Chinese Vice Premier Liu He (L) shakes hands with US Trade Representative Robert Lighthizer (R) alongside US Treasury Secretary Steven Mnuchin (C) as Liu leaves the Office of the United States Trade Representative after trade negotiations. Photograph:( AFP )
'They were constructive discussions between both parties, that's all we're going to say,' US Treasury Secretary Steven Mnuchin said.
Talks to end a worrisome US-China trade battle were "constructive," US Treasury Secretary Steven Mnuchin said Friday, a sign of hope that Washington and Beijing could seal a deal to avert damage to the global economy.
"They were constructive discussions between both parties, that's all we're going to say," Mnuchin was quoted as saying by CNBC following a two-hour negotiating session.
Moments earlier, Chinese Vice Premier Liu He shook hands with both men on the steps of the US Trade Representative's office before driving off.
Mnuchin and US Trade Representative Robert Lighthizer then headed for the White House.
At his hotel, Liu told reporters that the talks had gone "fairly well," according to Bloomberg, which nevertheless cited sources saying little progress had occurred.
President Donald Trump said Friday he was in no hurry to reach a deal with Beijing, arguing the United States was negotiating from a position of strength.
Just hours earlier, Washington had pulled the trigger on an increase in punitive duties on $200 billion in Chinese imports to 25 per cent from 10 per cent, and Beijing responded vowing to take the "necessary countermeasures."
The glimmer of hope cheered Wall Street, which had been under pressure all week, with the benchmark Dow Jones Industrial Average regaining much of the morning's losses but staying in the red. European and Asian markets seemed more optimistic.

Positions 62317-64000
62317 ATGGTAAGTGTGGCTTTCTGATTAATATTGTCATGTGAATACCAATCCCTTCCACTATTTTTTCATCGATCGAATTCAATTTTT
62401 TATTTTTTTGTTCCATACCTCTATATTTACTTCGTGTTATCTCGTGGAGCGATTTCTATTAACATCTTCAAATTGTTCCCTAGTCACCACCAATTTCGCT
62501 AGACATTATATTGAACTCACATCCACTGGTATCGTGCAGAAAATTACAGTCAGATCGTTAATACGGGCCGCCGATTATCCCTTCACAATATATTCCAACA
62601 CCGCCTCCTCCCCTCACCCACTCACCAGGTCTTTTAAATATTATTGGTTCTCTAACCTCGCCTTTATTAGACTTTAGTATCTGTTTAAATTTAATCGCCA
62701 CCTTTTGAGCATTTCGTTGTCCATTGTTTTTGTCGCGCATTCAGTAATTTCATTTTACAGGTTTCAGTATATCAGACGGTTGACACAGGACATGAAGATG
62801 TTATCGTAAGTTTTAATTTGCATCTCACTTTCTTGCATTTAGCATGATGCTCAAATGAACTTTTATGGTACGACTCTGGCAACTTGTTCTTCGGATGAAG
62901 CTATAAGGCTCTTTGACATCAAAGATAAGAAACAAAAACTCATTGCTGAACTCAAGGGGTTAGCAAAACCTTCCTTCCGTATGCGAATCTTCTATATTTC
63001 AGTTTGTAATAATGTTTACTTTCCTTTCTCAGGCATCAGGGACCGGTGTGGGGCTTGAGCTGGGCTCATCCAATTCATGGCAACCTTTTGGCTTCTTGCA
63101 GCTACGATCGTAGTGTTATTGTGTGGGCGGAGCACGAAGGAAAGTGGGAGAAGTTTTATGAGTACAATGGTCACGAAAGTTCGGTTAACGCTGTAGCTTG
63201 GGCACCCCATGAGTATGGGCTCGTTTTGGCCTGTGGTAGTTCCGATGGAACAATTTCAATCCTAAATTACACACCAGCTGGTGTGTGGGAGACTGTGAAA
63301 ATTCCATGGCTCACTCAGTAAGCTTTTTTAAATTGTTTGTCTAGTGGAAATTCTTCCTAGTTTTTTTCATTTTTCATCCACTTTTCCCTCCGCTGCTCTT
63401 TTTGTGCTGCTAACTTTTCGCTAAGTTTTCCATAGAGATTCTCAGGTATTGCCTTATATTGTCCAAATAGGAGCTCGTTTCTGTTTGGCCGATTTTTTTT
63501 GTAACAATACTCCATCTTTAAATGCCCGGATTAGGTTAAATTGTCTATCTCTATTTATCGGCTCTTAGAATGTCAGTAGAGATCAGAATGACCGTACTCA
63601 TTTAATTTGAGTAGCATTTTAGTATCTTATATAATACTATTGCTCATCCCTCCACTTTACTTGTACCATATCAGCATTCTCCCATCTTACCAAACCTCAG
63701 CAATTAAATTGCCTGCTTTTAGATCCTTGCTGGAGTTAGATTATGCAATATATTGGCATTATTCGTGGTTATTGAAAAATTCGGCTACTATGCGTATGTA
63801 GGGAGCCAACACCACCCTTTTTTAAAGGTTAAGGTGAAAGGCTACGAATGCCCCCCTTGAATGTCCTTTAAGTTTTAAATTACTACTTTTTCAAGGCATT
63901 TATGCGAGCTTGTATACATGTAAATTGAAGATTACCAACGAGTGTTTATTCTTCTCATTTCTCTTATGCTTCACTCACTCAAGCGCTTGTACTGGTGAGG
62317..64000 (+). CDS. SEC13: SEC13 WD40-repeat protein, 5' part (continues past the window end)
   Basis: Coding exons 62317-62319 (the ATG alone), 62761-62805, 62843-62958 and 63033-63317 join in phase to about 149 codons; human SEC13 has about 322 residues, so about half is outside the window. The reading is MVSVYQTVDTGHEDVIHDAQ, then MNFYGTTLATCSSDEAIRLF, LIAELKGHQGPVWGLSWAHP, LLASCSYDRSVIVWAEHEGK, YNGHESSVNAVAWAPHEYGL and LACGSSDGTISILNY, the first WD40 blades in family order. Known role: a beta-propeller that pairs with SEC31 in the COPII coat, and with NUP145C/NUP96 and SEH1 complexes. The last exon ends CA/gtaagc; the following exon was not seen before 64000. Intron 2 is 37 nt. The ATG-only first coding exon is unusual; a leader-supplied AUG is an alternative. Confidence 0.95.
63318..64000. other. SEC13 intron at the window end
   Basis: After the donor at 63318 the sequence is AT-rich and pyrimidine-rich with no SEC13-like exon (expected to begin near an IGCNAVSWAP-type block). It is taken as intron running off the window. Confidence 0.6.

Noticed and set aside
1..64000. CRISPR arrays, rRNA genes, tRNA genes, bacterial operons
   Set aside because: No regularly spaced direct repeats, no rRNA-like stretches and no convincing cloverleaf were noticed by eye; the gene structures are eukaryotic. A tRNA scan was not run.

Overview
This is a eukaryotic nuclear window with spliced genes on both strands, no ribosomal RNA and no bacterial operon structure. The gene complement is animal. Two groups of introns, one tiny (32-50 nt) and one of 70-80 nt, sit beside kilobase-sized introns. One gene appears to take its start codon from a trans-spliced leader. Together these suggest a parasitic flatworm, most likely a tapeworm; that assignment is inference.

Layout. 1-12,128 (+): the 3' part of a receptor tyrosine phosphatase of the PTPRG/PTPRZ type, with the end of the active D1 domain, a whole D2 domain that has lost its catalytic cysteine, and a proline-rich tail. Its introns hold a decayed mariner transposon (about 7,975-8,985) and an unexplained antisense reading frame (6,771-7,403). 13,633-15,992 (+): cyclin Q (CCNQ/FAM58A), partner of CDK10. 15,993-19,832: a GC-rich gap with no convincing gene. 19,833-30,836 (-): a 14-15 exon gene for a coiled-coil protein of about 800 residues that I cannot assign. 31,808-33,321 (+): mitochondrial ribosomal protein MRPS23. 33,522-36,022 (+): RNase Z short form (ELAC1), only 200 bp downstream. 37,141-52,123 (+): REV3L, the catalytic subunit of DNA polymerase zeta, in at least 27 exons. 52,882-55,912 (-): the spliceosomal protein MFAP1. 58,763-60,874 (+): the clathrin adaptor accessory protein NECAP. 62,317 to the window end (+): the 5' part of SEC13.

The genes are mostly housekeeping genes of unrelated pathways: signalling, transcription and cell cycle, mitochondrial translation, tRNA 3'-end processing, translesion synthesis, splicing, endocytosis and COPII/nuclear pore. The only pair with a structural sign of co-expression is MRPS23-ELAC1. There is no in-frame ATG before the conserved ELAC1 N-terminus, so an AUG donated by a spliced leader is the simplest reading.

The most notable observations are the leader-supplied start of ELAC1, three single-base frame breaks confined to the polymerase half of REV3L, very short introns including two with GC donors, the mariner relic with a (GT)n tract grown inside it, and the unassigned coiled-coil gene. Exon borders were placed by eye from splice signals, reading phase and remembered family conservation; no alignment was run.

After weeks of rising optimism, the tone out of the White House has veered to anger and then nonchalance.
On May 5, Trump erupted on Twitter, saying the talks were progressing "too slowly," accusing the Chinese of backing out of commitments and announcing the tariff increase.
But in a series of early morning tweets Friday, he said, "Talks with China continue in a very congenial manner -- there is absolutely no need to rush -- as Tariffs are NOW being paid to the United States by China."
The US leader continues to argue that tariffs could in some ways be preferable to reaching a trade deal.
"Tariffs will bring in FAR MORE wealth to our country than even a phenomenal deal of the traditional kind," Trump wrote.
Since last year, the United States and China have exchanged tariffs on more than $360 billion in two-way trade, gutting US agricultural exports to China and weighing on both countries' manufacturing sectors.
Trump began the standoff because of complaints about unfair Chinese trade practices.
The US is pressing China to change its policies on protections for intellectual property, massive subsidies for state-owned firms, and to reduce the yawning trade deficit.
Lighthizer and Mnuchin met the Chinese delegation for about 90 minutes Thursday evening and then had a working dinner with Liu.
'No one wins'
Liu had said Thursday on his arrival in Washington that the prospects for the talks were "promising" but warned raising tariffs would be "harmful to both sides."
"I hope to engage in rational and candid exchanges with the US side," he told Chinese state media.
The higher duty rates imposed on Friday will hit a vast array of Chinese-made electrical equipment, machinery, auto parts and furniture.
But due to a quirk in their implementation, products already on ships headed for US ports before midnight will only pay the 10 per cent rate.
That could effectively provide a short grace period for the sides to avert an even more serious escalation.
"While we are disappointed that the stakes have been raised, we nevertheless support the ongoing effort by both sides to reach agreement on a strong, enforceable deal that resolves the fundamental, structural issues our members have long faced in China," said business lobby the American Chamber of Commerce in China.
Economists stress that duties are paid by US companies and consumers and result in higher prices, while farmers and manufacturers complain about the loss of markets for their exports due to retaliation from China and other targets of Trump's trade wrath.
"NO ONE WINS A TRADE WAR," trade analyst Chad Bown of the Peterson Institute for International Economics said on Twitter.
A Chinese central bank advisor told state-run Financial News that Trump's tariff hike and Chinese retaliation would lower economic growth by 0.3 percentage points.
It is "within a controllable range," the advisor Ma Jun said.
Oxford Economist estimates the same magnitude of the slowdown in the US economy and is warning that recession risks are on the rise.
But the International Monetary Fund has sounded the alarm that the conflict and the loss of confidence it creates will have a wider impact on the global economy and is a major risk to growth.